Asbestos and Popcorn Ceilings – What Do You Need to Know?

A generation or more ago, home builders used to favour a type of interior decoration known as a 'popcorn' ceiling. If you happen to have one of these in your home should you be worried about asbestos — and how should you proceed?

What Is It?

The term popcorn ceiling was given by decorators to this form of finished treatment due to the texture having a similar appearance to popcorn or even cottage cheese in some people's view. This was a fashionable decoration back in the 1980s and was applied by spraying from a handheld gun onto the ceiling surface.

Many different materials used to go into the mixture in order to come up with this popcorn appearance. Styrofoam and cardboard were popular ingredients, together with a mineral product known as vermiculite. It is this latter product that could give rise to concern as it may contain asbestos.

How to Find out If You Have a Problem

It's difficult to know whether or not the popcorn ceiling in your home actually contains asbestos. Therefore, it's best to be prudent if you are considering any type of renovation or may want to remove this decoration. The best course of action is to get a small section of the ceiling tested in order to see whether there is indeed any asbestos present.

If you are going to remove a sample yourself, there are a number of different steps to take. Note that if you have a popcorn ceiling in a state of general disrepair then it could easily crumble if you're not careful.

Cutting a Sample

The first thing to do is to shut off the air conditioning system so that any fibres, should they be dislodged, cannot be distributed. You must wear a mask and disposable gloves and should place a plastic sheet beneath the area on the floor. Get a small spray bottle and fill it with water and set the nozzle to 'fine'. Carefully wet a small piece of the material before you cut into it. Use a very sharp knife and carefully cut out a fairly large sample.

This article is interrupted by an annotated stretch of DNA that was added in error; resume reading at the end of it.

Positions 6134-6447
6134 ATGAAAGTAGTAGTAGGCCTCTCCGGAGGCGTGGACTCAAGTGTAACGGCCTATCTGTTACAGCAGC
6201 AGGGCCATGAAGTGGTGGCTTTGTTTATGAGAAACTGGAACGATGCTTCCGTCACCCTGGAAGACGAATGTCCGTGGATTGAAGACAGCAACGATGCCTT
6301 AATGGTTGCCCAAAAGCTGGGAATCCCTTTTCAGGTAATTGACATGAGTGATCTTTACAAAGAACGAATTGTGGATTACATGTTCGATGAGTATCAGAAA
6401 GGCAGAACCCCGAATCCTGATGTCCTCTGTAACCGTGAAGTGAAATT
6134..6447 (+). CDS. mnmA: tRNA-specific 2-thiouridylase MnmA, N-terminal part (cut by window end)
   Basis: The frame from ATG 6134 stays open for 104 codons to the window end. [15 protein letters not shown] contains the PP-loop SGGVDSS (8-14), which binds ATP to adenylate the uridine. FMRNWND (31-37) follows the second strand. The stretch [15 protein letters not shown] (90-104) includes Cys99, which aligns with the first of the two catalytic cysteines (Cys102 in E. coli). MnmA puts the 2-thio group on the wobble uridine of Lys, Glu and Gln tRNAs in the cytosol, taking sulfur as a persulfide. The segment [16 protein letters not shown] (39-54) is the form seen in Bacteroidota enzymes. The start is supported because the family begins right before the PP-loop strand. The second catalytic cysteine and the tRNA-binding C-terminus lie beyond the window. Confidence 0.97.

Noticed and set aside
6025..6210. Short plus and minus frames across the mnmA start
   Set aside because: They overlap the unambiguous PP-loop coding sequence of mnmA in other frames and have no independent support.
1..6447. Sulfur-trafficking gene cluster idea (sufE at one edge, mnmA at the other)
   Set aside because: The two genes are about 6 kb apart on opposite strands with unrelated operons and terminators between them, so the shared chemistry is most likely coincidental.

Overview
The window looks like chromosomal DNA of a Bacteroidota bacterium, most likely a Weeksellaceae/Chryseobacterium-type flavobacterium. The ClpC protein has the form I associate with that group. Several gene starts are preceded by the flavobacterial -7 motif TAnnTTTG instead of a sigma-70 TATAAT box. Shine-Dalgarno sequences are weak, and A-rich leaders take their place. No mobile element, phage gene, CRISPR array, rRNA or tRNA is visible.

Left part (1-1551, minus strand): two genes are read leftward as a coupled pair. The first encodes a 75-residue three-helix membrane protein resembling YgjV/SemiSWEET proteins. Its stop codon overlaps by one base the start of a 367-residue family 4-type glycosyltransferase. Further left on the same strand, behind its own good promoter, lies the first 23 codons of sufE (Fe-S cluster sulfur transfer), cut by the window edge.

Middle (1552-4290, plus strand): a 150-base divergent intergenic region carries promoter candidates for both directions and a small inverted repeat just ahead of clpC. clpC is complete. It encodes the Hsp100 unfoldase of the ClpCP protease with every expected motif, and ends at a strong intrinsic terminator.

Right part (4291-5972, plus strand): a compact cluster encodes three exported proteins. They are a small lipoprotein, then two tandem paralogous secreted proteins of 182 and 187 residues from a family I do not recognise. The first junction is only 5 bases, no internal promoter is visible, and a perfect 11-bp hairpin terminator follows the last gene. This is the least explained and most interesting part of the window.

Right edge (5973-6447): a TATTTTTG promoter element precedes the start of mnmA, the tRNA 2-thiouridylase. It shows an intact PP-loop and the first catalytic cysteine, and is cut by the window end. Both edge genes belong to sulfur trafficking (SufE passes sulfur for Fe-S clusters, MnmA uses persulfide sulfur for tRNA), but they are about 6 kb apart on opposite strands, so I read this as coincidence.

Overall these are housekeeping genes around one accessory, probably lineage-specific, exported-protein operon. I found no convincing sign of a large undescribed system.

Get a plastic bag with a zipper and place the sample within, tightly sealing it. Then you must put a label on the outside detailing what is within and the date the sample was taken. Next, get some duct tape and patch over the area where the sample was removed. Use a damp paper towel to remove any residue and then throw away this, the gloves and the plastic sheet.

Send your sample to a laboratory to analyse for asbestos presence. You can find the address online or by contacting your health department.

What to Do with the Result

Be patient while you wait for the results. Once received, if asbestos is indeed present then you should contact an asbestos removal contractor to replace the entire ceiling. If not, you can remove the popcorn effect by yourself.

About Me

Converting our carport

We don't use the carport, and we have a very limited living space, so we think it might be time to convert some of that space into a playroom. My husband already did this on our last house, and it's a really good way to keep all of the toys contained in one area and stop me having to constantly pick up small pieces of toys before I trip on them! It's a total sanity saver. This time we are taking step by step photos and descriptions so that you can get your contractor to do exactly the same at your house.

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